TEA Party Lawmaker Brings Bills to Repeal Math and English Standards for Schools

Debra Lamm MT Family FoundationTEA Party Rep. Debra Lamm (R-Livingston) is working in the legislature to repeal Montana’s math and english standards.  The standards are in place in at least 45 states. (I don’t know about Mississippi.)

The new standards have been implemented and embraced by educators in Lamm’s own district. But rather than representing her district’s public school classrooms, Lamm continues to work against their interests on behalf of her former employer – a lobbying group that represents the religious far-right.

Lamm used to work for the Family Foundation and in fact was the group’s top lobbyist and crusader against modern education standards until this year. She has stated that improved math and reading standards are connected to the workings of “the United Nations, UNESCO, the ‘New World Order,’ Marxism, Globalism, Islam, etc.” and the culmination “of an envisioned future of  ’dominant elites’ who have been working behind the scenes for over 100 years to ensure its adoption.” She has also worked closely on education policy with the wealthy Greg Gianforte of Bozeman, who builds museums that attempt to prove that dinosaurs lived 4,000 years ago. 

Lamm’s anti-education bills include:

 HB 376  – Prohibits enforcement of Montana’s math and english standards, also known as “common core” standards. HEARING WED FEB 18

HB 377 – An unconstitutional bill throws out Montana’s current academic standards for math and English. The bill dictates that Montana’s Board of Public Education set up a whole new standards review council to create a whole new set of standards. HEARING WED FEB 18

Both bills are bad for Montana and should not be passed.

 

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47 Comments on "TEA Party Lawmaker Brings Bills to Repeal Math and English Standards for Schools"

  1. Pray for the Rapture. Let it be soon!

  2. It seems that Common Core is NOT a standard but an approach. The only standard that matters is how students succeed after matriculation. A good measure of that is the PISA assessment. http://www.oecd.org/pisa/keyfindings/PISA2012_US%20report_ebook%28eng%29.pdf I suggest taking note of page 12 of the report. Eye on the ball.

  3. On Today’s date (Feb 13th) in 1635 the first Public school was founded in what would become the United States. Public education is the foundation of our free Democracy, it is sad that the MT GOP continues to attack or Public schools, Democracy, individual freedom and personal Liberty. Garrison Keillor said it best – “When you wage war on the public schools, you’re attacking the mortar that holds the community together. You’re not a conservative, you’re a vandal.” ……Rep. Lamm and the Montana Family Foundation are vandals determined to destroy our freedom and the American way.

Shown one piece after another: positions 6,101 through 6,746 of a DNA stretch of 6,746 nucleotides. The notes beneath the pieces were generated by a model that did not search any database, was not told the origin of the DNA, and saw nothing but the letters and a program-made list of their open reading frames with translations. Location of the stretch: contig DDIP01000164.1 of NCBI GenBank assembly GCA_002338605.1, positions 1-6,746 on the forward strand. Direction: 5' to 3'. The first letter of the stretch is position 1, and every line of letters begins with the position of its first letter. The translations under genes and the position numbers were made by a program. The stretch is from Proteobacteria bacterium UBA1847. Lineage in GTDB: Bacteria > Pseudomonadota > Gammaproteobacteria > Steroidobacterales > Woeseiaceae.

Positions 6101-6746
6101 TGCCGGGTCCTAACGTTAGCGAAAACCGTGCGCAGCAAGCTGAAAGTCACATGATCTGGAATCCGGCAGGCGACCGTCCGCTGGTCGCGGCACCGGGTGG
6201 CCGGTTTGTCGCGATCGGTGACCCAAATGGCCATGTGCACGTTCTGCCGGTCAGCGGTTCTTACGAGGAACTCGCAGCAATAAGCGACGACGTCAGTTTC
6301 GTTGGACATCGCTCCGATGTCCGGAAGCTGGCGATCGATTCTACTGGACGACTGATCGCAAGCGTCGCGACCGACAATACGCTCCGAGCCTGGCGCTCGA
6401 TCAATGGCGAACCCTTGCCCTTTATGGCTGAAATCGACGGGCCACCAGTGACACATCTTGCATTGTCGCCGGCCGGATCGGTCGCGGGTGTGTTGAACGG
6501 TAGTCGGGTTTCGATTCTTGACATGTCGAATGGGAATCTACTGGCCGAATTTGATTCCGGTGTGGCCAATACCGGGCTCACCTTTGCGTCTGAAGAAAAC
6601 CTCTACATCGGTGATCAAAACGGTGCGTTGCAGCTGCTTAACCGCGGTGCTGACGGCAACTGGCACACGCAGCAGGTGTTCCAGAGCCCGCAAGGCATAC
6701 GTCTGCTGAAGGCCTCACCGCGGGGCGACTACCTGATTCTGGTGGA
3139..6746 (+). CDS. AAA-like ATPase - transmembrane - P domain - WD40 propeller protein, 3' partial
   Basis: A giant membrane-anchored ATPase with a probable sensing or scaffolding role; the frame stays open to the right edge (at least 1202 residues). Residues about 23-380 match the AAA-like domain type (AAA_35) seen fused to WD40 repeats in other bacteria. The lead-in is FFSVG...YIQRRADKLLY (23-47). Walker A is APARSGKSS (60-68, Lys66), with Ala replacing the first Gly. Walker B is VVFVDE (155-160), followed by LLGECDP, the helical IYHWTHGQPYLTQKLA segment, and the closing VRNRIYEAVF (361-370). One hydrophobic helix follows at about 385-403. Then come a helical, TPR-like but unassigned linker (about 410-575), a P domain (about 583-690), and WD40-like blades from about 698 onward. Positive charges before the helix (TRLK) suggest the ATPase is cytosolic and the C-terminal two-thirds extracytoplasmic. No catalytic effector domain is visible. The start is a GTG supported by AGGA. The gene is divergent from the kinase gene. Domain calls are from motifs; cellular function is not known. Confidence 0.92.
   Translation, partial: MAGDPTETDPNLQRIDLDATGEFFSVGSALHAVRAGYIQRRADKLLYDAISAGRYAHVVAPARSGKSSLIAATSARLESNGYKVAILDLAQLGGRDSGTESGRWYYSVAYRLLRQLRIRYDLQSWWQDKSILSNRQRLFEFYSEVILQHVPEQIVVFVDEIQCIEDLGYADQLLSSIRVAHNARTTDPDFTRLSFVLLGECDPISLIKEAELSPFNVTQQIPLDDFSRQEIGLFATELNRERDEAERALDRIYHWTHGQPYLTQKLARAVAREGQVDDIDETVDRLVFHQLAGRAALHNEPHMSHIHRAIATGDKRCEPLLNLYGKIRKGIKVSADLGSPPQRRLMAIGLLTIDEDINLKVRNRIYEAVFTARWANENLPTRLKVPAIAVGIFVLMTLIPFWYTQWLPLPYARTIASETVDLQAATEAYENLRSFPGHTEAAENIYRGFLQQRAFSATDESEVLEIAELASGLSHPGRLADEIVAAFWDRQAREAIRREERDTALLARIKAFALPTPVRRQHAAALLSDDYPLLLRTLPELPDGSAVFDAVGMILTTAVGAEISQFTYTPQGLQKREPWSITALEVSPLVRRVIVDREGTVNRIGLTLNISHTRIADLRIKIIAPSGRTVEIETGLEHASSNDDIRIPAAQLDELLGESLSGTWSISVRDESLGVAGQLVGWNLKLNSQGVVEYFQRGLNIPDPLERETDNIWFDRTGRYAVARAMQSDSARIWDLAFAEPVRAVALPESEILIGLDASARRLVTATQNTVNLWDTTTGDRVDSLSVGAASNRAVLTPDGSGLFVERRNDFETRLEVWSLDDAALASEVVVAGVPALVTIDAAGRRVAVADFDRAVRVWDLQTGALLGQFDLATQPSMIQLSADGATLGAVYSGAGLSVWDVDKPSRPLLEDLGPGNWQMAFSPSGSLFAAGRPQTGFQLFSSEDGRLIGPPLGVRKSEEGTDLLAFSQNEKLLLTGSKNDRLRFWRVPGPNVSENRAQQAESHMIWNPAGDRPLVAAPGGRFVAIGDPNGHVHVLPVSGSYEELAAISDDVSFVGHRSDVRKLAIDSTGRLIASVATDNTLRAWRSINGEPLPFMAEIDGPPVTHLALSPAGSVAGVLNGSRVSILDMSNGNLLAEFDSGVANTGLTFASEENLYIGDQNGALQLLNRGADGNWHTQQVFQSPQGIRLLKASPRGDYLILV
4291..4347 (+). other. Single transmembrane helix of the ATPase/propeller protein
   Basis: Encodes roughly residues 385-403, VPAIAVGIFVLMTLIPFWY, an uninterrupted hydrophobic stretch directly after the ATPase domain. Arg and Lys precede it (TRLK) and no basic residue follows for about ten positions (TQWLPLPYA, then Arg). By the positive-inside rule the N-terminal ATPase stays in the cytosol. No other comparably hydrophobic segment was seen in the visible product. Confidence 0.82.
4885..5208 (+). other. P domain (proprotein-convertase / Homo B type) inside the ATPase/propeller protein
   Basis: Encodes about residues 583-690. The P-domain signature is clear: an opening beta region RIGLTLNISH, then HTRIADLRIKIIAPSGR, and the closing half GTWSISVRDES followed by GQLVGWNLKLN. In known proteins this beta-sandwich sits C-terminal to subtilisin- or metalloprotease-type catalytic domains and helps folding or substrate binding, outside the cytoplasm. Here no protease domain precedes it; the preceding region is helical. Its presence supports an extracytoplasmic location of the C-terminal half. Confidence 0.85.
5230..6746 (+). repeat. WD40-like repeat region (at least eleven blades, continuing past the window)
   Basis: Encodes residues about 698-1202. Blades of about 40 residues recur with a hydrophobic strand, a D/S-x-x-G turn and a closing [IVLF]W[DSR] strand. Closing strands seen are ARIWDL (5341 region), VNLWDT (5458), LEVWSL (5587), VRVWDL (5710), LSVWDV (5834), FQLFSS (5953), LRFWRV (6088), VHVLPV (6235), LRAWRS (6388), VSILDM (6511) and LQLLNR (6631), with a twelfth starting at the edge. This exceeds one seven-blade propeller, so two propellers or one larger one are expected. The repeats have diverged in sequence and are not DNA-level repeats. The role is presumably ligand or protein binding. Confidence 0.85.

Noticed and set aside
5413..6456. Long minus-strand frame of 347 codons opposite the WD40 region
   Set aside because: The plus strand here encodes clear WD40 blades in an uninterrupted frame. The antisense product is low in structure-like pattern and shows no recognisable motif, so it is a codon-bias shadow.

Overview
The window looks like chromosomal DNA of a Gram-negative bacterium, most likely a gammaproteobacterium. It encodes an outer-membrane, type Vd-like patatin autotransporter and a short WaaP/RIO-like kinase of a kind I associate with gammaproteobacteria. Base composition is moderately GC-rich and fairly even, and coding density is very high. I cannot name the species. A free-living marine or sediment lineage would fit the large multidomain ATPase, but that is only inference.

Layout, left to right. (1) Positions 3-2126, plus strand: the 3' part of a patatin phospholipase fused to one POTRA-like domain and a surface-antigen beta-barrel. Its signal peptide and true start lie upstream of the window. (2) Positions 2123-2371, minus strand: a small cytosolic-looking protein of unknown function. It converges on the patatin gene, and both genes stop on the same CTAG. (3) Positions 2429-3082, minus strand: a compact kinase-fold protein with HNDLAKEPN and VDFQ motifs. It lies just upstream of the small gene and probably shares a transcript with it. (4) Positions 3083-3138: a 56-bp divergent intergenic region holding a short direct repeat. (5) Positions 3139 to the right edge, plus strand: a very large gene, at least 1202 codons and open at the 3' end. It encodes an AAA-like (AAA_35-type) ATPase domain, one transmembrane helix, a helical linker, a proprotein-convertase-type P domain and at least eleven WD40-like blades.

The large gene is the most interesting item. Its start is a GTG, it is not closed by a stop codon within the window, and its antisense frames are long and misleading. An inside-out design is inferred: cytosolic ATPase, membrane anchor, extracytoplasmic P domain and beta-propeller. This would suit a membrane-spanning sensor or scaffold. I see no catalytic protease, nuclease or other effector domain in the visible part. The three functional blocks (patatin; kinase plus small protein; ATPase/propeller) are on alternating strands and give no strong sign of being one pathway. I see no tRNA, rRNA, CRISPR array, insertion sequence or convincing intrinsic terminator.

• Kevin, please! Get beyond the rhetoric. http://www.edweek.org/ew/qc/2015/2015-state-report-cards-map.html In K-12 achievement Montana has only a C- grade. And that is only against other states, not world assessment against other countries. If you want to finger point in a partisan fashion, how about having back-to back Dem guvs, and a long serving Dem State Superintendent of Public Instruction? None of the partisan nonsense moves the bubble.

      • There’s that reading comprehension problem of yours, Craig. Kevin Curtis wasn’t being partisan. You were.

      • Education Week is not peer-reviewed and therefor should not be taken seriously.

        • Kevin, really? Explain then why is their Quality Counts survey funded by grants from the Pew Charitable Trusts, the Bill and Melinda Gates Foundation, and the Charles Steward Mott Foundation? You may not like what they write about Montana but they are highly regarded in providing reliable, researched K-12 education information.

  4. These Common Core standards are just the like same one-size-fits-all No Child Left Behind standards.

    • The common core method leads to an understanding of decimal places, and a method by which a student can estimate the answer in their head when they understand it. Anyone who does math in their head knows that one doesn’t think x – y equals what, but rather thinks what plus y equals x. Doing arithmetic algorithms with pencil and paper is as anachronistic as using a slide rule. There is almost no point in teaching that to a child.